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All right, since no one's jumping in. I'm going to declare by mod fiat. No, we do not have a homework policy. As usual, my mod fiat can be overruled by the community. If this post nets a negative score, then perhaps we do have one, though I would suggest we need a follow-up question to define clearly what it is.

I'll go ahead and repeat my comment here for further info:

I guess the answer is no? Really, my opinion is hold all answers to the same standard--if so-called homework problems are able to meet that standard, then so be it. The problem with the question you referenced above is that it didn't show any prior effort to solve the problem.

Oh, and since you mentioned another question, my opinion is that the problem with that question is that it is unclear what exactly the OP hopes to achieve.

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  • $\begingroup$ Thanks for your answer! I think "same standard" is an excellent top-level guideline. I've link to additional comments below @KimHolder's answer rather than copy them here. $\endgroup$ – uhoh Apr 17 '18 at 1:27
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The policy that Stack Overflow has adopted is one I quite like, balanced and fair. I had thought it was part of Meta Stack Exchange and thus applied to all daughter sites, but I was mistaken - my bad. The policy is in a community wiki answer that has been worked on by several people. It is a thorough look at the issue, I'll just put a snippet here and recommend reading the whole thing.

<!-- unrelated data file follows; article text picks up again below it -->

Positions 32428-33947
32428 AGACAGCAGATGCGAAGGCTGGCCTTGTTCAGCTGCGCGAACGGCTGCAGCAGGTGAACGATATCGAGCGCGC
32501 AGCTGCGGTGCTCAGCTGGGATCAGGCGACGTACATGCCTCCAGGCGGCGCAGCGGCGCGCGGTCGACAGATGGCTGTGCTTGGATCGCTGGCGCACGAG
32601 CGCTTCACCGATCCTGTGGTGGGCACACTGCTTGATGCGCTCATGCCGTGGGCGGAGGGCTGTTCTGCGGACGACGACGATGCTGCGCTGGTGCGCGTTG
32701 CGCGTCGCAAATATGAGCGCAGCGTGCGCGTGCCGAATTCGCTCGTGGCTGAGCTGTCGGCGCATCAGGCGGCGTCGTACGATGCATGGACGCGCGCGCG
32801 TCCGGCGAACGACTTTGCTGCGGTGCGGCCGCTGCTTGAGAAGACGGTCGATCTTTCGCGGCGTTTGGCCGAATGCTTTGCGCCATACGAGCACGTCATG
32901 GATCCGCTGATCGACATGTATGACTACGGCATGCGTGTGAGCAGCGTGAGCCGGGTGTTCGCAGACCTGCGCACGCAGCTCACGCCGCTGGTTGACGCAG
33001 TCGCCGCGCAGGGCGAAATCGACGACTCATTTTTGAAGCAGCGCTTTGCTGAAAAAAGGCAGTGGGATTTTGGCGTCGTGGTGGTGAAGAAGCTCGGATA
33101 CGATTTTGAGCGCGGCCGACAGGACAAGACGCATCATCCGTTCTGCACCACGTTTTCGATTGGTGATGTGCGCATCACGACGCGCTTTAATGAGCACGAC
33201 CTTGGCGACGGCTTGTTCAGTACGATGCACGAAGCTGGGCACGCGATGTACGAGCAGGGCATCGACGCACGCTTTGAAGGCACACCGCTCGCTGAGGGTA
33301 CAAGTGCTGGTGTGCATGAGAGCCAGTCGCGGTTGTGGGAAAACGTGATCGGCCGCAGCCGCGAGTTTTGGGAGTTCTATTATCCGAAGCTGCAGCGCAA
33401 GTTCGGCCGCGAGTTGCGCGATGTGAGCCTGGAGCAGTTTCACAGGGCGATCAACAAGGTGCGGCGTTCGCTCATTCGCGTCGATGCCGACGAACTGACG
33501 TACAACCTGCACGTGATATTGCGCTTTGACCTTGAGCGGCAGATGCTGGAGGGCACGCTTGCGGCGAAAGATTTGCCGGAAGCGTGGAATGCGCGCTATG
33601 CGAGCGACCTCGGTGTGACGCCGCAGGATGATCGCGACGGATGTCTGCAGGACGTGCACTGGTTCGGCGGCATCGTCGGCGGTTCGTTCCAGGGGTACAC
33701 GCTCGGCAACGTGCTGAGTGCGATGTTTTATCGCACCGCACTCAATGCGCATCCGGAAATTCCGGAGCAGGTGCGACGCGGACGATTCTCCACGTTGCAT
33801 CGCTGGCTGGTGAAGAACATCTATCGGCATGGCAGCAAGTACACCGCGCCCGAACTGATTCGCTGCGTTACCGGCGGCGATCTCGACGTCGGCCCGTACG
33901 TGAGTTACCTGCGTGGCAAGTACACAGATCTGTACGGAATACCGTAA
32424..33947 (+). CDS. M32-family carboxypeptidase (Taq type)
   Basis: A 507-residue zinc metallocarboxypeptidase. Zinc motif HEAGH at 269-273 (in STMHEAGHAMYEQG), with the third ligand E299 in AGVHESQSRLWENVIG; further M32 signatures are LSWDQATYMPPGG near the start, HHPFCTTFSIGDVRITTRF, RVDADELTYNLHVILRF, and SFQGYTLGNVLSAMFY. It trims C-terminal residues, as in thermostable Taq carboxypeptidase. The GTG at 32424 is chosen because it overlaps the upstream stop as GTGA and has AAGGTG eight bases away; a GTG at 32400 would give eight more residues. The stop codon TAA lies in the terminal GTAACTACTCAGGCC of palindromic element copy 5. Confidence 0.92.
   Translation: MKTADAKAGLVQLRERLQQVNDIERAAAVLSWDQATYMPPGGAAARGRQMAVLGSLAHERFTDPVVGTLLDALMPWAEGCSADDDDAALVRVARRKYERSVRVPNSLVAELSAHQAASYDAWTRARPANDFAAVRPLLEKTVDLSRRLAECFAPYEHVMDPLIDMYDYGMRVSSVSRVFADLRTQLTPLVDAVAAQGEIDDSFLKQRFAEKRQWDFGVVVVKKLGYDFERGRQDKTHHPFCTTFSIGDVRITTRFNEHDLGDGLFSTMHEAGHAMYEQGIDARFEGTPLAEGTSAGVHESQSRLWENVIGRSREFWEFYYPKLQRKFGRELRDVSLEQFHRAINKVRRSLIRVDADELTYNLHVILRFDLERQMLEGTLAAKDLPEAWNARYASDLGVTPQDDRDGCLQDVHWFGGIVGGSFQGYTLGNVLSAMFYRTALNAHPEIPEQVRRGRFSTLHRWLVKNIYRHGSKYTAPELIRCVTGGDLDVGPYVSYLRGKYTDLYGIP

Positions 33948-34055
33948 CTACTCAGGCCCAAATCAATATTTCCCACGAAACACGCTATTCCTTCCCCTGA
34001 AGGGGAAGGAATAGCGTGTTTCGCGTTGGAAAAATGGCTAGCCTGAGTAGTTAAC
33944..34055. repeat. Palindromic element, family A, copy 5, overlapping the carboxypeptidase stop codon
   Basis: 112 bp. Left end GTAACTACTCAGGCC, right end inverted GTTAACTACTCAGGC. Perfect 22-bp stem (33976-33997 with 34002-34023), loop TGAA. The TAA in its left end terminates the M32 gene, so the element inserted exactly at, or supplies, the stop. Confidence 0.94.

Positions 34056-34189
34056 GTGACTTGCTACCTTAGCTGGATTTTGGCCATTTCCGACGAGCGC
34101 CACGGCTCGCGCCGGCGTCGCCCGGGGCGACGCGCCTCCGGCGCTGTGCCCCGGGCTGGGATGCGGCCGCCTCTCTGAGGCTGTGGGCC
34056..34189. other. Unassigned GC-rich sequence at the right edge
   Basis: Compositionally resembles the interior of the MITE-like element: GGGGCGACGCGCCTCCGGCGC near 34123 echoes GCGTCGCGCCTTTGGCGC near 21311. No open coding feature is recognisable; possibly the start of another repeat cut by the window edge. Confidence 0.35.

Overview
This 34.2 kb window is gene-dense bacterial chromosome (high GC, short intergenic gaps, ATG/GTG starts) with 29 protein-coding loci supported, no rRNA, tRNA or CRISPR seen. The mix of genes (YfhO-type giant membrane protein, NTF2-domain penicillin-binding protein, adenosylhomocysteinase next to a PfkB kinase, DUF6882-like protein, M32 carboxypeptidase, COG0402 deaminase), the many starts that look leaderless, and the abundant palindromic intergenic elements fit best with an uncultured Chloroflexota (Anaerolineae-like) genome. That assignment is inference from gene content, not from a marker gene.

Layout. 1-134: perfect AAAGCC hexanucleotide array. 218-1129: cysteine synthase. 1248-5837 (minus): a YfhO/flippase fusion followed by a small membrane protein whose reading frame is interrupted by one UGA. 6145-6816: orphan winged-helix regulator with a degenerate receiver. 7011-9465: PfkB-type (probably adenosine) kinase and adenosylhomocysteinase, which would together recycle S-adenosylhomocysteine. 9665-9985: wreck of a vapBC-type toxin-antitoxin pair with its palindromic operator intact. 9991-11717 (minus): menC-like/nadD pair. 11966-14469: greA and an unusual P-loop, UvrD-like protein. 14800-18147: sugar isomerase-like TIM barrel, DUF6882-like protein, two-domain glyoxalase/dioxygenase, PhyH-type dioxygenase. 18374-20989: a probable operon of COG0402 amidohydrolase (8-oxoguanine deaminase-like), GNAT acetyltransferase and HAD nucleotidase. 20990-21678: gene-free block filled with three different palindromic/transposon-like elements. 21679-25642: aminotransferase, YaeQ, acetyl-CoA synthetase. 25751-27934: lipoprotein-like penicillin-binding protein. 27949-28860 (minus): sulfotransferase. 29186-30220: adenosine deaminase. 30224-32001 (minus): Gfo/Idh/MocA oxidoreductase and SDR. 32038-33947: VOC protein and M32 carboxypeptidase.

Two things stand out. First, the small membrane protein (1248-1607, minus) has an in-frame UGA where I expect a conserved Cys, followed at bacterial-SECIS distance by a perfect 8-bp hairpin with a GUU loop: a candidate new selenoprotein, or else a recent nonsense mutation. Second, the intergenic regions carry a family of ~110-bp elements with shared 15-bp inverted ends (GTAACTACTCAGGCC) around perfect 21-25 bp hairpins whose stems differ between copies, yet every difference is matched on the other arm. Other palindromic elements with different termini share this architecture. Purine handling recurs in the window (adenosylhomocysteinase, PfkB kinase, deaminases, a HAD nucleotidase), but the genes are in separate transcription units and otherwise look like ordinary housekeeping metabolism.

• It is okay to ask about homework. For one, it would be impossible to stop it all even if we wanted to. Stack Overflow exists to help programmers learn and provide a standard repository for programming problems, both simple and complex, and this includes helping students.

  • Providing an answer that doesn't help a student learn is not in the student's own best interest. Therefore you might choose to treat homework questions differently than other questions.

When I mentioned this policy in a recent question, it was largely because the user seemed new to Stack Exchange, and so I thought it would be useful for them to review the issue in general. Also, it is a lot easier to point to a good brief treatment of the matter than try to politely explain it in comments.